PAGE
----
The Hotel Lenox at the corner of Exeter and Boylston Streets in Boston, around 1900-1906. Image courtesy of the Library of Congress, Detroit Publishing Company Collection.
The hotel in 2015:
By the early 20th century, the Copley Square area was home to a number of high-end hotels, including the Copley Square Hotel, Copley Plaza Hotel, Hotel Westminster, Hotel Vendome, and the Hotel Lenox, as seen here. The Hotel Lenox was built at the southwest corner of Boylston and Exeter Streets in 1900 by Lucius Boomer, the owner of the Waldorf-Astoria in New York. At the time, it was the tallest building in Boston, and it was also the last building on the south side of Boylston Street in the Back Bay. Beyond the hotel to the south and west was a large rail yard that was eventually redeveloped as the Prudential Center.
Over the years, the Hotel Lenox attracted a number of notable guests and residents. Famed opera singer Enrico Caruso stayed here during a 1907 visit to Boston, and in the decades that followed Babe Ruth was also a frequent guest. Boston Celtics coach Red Auerbach lived here part-time for 13 years starting in 1955, during which time the Celtics won the NBA Finals nine times in ten seasons. Another resident during this time was actress Judy Garland, who lived here for three months in 1965.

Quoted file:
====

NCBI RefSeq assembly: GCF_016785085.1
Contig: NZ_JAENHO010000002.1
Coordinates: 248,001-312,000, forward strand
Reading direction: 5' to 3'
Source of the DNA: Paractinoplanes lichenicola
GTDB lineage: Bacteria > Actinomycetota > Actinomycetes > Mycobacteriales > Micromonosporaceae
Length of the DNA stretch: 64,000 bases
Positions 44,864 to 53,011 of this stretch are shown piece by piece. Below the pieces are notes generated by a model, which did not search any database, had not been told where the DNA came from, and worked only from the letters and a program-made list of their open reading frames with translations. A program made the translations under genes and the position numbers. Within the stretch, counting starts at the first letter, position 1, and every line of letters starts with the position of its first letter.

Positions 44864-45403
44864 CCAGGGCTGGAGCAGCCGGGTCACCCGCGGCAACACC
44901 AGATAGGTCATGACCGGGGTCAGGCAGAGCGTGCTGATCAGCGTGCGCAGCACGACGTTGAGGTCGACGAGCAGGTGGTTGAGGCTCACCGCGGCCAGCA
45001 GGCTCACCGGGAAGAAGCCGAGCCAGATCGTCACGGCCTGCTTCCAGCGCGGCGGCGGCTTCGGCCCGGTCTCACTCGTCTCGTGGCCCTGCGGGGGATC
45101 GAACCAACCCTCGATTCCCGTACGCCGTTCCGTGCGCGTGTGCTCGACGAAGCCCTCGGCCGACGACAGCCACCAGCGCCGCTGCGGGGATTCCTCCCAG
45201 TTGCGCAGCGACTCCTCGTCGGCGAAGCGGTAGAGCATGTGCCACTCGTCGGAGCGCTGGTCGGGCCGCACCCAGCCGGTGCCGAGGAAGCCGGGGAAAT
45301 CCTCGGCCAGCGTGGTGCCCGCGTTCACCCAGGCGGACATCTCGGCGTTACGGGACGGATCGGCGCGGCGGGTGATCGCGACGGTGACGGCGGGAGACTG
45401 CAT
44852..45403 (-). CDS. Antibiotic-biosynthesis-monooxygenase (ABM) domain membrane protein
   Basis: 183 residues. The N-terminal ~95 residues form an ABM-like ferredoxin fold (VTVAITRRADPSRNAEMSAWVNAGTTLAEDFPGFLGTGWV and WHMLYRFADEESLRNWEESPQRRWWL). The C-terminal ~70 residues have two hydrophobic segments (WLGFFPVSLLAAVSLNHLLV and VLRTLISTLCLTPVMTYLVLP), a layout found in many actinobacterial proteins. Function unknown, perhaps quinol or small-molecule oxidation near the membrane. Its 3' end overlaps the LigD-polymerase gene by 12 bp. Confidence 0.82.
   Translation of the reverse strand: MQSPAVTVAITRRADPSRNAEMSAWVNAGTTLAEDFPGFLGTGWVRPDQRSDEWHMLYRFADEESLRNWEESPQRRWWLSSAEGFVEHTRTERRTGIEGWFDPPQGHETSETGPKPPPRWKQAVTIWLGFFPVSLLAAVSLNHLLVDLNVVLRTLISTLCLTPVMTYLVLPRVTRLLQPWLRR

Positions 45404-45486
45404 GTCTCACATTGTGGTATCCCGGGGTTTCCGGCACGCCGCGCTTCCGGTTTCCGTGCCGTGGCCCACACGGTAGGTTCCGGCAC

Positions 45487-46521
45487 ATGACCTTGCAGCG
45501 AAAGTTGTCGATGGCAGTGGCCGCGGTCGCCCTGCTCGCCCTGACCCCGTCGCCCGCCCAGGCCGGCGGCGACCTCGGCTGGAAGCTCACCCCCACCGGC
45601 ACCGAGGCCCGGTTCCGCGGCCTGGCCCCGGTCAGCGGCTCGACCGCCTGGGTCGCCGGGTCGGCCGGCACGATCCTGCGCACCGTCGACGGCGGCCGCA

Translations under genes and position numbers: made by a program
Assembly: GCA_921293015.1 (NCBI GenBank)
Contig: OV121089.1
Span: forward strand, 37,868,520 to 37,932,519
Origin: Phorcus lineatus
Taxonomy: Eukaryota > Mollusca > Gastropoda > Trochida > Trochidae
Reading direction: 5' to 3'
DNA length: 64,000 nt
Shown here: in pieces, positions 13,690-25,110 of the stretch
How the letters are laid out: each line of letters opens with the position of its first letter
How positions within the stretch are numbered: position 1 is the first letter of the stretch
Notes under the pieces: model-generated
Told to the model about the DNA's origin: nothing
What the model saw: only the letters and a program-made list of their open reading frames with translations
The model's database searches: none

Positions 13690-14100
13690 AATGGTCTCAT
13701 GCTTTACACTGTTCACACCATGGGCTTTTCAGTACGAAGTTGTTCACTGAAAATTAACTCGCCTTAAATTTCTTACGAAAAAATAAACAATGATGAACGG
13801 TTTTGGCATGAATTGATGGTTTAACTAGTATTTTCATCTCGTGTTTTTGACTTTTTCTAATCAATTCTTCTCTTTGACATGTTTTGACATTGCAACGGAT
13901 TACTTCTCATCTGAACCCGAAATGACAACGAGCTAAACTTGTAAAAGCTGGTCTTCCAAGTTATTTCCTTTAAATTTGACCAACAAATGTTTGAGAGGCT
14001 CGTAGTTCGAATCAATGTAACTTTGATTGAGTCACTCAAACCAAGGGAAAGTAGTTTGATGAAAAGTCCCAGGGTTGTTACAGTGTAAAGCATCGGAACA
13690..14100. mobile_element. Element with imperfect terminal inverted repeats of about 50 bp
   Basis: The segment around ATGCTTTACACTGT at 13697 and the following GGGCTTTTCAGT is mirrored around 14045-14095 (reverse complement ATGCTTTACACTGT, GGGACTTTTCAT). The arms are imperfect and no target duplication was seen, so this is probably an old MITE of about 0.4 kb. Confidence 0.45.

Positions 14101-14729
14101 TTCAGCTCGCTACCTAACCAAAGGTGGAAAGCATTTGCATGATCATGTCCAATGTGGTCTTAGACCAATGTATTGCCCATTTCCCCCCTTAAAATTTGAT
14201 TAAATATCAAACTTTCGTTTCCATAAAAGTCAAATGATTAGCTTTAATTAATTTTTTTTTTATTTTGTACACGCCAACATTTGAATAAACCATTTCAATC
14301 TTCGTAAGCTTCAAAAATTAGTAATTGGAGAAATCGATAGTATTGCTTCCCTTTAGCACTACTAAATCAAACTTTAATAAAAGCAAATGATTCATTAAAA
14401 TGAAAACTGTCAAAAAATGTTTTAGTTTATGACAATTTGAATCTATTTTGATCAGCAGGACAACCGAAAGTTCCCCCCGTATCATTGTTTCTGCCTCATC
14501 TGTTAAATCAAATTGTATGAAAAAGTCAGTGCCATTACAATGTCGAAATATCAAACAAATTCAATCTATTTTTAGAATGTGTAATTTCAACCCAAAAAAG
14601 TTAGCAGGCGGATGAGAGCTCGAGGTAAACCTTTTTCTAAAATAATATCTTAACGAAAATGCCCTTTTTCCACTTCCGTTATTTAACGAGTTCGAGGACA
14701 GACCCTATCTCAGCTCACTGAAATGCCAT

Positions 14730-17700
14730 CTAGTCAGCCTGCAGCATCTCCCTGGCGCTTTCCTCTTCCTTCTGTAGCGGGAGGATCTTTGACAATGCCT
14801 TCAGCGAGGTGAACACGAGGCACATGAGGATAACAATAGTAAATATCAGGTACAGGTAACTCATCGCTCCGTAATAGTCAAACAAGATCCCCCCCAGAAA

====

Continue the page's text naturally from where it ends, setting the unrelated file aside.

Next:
The neighborhood around the Hotel Lenox has seen some dramatic changes over the years, but the hotel itself is still standing as one of the few surviving historic buildings on the south side of Boylston Street. It was extensively renovated and restored in the 1960s, and today it is still operated as a boutique hotel.